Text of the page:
^ See whole ranking table

Star Individuals

Morais Leitão, Galvão Teles, Soares da Silva & Associados, SP, RL.

From the Chambers Europe guide

The "fantastic" Rui Patrício impresses market commentators with his skills regarding corporate crime: "He is a very, very strong criminal lawyer. When we talk about Morais's criminal law practice, we talk about him." His expertise includes matters of corruption, money laundering and tax fraud. He boasts additional skills in civil litigation and represented Euroatlantic in a number of civil lawsuits.

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Band 1

Paulo de Sá e Cunha

Cuatrecasas

From the Chambers Europe guide

Top-ranked Paulo de Sá e Cunha is "a brilliant white-collar crime lawyer." His impressive depth of knowledge includes matters involving corruption, money laundering and fraud. He represents companies, often in the financial sector, as well as individuals.

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Band 1

PLMJ Lawyers

From the Chambers Europe guide

João Medeiros dedicates his practice to corporate crime matters, including cases involving corruption and money laundering. Sources describe him as "excellent," highlighting his extensive experience.

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Band 2

Rogério Alves & Associados

From the Chambers Europe guide

The "excellent" Rogério Alves of Rogério Alves & Associados is a highly regarded lawyer focusing on corporate crime. He has further expertise in financial regulation infringement.

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Band 2

José Lobo Moutinho

Sérvulo & Associados

From the Chambers Europe guide

The "great" José Lobo Moutinho has extensive experience in representing clients in regulated sectors in high-profile white-collar matters, including corruption and fraud.

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Band 2

Carlos Pinto de Abreu

Carlos Pinto de Abreu e Associados

From the Chambers Europe guide

Carlos Pinto de Abreu of Carlos Pinto de Abreu e Associados is well reputed for his work in criminal law and corporate crime, with sources confirming that he is "very well known in this area" and is "very good."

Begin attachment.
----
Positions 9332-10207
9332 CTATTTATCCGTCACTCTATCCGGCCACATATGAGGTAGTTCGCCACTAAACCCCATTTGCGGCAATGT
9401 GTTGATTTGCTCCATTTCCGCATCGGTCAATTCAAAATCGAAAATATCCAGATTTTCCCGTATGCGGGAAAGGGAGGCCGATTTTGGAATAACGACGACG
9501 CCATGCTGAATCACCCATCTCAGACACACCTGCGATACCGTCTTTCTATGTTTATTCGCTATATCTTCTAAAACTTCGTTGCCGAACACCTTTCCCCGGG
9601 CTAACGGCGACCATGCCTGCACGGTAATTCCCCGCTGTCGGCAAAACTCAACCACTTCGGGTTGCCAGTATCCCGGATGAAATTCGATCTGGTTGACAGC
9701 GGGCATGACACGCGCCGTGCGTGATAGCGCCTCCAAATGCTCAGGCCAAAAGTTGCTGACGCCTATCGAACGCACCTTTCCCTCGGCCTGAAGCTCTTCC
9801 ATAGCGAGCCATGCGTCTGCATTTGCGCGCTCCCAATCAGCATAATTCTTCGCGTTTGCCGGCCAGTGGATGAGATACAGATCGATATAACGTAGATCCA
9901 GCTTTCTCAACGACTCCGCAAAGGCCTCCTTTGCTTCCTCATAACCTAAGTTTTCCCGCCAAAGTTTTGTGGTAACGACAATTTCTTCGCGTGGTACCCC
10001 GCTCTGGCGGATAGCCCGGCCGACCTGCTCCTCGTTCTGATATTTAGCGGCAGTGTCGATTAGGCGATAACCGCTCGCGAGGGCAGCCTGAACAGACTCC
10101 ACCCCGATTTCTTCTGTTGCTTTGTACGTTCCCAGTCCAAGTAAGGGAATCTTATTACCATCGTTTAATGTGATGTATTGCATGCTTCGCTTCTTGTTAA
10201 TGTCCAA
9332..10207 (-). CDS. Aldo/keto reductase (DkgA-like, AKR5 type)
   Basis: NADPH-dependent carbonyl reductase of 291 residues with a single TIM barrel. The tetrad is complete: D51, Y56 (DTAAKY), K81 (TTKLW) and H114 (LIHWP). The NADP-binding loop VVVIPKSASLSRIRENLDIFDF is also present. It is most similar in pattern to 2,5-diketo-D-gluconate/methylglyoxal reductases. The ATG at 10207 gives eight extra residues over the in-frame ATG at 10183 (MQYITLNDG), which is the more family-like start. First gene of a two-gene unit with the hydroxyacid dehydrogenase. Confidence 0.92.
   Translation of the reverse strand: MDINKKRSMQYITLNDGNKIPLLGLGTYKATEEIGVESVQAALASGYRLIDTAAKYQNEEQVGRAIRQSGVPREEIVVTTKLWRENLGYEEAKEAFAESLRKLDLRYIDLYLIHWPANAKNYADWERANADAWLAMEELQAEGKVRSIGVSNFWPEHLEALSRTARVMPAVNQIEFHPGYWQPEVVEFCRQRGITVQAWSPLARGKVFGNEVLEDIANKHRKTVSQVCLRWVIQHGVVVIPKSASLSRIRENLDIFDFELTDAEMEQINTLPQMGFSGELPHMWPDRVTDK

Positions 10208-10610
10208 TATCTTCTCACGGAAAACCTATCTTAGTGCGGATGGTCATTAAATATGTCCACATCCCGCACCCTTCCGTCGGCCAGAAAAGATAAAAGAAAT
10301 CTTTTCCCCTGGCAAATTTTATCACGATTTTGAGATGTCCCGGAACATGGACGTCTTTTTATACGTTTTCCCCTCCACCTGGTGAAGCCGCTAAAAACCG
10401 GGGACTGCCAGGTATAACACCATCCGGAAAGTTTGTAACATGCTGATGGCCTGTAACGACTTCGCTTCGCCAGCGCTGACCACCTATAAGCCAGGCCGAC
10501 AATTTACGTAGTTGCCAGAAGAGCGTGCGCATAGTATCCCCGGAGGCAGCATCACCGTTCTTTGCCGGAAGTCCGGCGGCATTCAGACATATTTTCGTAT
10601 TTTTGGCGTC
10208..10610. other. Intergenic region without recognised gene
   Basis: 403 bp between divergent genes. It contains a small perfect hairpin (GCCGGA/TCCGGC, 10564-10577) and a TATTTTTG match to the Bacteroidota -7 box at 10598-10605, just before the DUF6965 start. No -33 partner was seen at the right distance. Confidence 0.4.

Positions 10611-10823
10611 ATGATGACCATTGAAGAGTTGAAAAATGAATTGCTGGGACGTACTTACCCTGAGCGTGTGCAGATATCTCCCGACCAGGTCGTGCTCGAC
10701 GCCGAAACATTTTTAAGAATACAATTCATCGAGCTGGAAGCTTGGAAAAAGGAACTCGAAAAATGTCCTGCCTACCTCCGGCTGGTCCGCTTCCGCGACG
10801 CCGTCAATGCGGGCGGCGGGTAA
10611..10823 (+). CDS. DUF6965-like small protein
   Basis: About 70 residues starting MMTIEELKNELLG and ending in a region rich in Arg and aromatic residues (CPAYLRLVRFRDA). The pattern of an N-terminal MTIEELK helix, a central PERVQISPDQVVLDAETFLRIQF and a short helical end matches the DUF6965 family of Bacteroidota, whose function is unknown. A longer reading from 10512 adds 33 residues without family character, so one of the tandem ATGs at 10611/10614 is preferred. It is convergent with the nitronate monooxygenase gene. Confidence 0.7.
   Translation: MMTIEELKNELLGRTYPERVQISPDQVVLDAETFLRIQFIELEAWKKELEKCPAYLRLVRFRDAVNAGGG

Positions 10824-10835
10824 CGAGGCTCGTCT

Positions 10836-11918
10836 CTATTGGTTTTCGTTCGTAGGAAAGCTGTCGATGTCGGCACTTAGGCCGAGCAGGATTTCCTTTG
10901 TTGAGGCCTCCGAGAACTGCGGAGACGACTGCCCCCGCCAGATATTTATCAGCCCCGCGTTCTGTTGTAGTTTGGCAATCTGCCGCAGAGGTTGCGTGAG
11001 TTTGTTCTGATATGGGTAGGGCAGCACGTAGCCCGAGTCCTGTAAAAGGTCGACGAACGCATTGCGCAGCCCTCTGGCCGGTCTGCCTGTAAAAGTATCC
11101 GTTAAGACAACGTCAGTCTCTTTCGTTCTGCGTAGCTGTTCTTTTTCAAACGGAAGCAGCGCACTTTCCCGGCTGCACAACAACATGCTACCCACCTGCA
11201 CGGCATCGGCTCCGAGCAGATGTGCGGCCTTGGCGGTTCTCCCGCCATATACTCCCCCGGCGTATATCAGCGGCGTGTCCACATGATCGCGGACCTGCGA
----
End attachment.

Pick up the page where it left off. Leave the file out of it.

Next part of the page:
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Band 2

Paulo Saragoça da Matta

Saragoça da Matta & Silveiro de Barros Sociedade de Advogados

From the Chambers Europe guide

According to sources, Paulo Saragoça da Matta of Saragoça da Matta & Silveiro de Barros Sociedade de Advogados is "excellent in every aspect." He focuses on corporate crime and is praised for his practical approach to cases.

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Band 3

Fernando Aguilar de Carvalho

Uría Menéndez - Proença de Carvalho

From the Chambers Europe guide

The "excellent" Fernando Aguilar de Carvalho is well reputed for his corporate crime expertise and frequently acts on matters for international companies. Sources praise his dedication to his clients, stating: "He is able to provide answers with a good response time and has a high level of knowledge." He is also active in commercial litigation and arbitration.

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Band 3

Paulo Farinha Alves

PLMJ Lawyers

From the Chambers Europe guide

Paulo Farinha Alves handles corporate crime cases, acting for large corporates as well as private individuals. He has been active of late in matters related to money laundering and corruption.

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Band 3

Francisco Proença de Carvalho

Uría Menéndez - Proença de Carvalho

From the Chambers Europe guide

Francisco Proença de Carvalho is particularly well reputed for his activity in criminal law. He frequently acts for individuals in the financial sector.

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Band 3

Sofia Ribeiro Branco

VdA

From the Chambers Europe guide

According to sources, Sofia Ribeiro Branco is "a good lawyer for criminal matters." She is well reputed for her expertise in corporate crime and handles a range of matters, including regulatory offences, corruption and compliance. Sources describe her as "dedicated, strong and knowledgeable."

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Band 3

Joaquim Shearman de Macedo

CMS

From the Chambers Europe guide

Joaquim Shearman de Macedo regularly acts on corporate, construction, contractual and insurance disputes. Sources describe him as a "very good lawyer."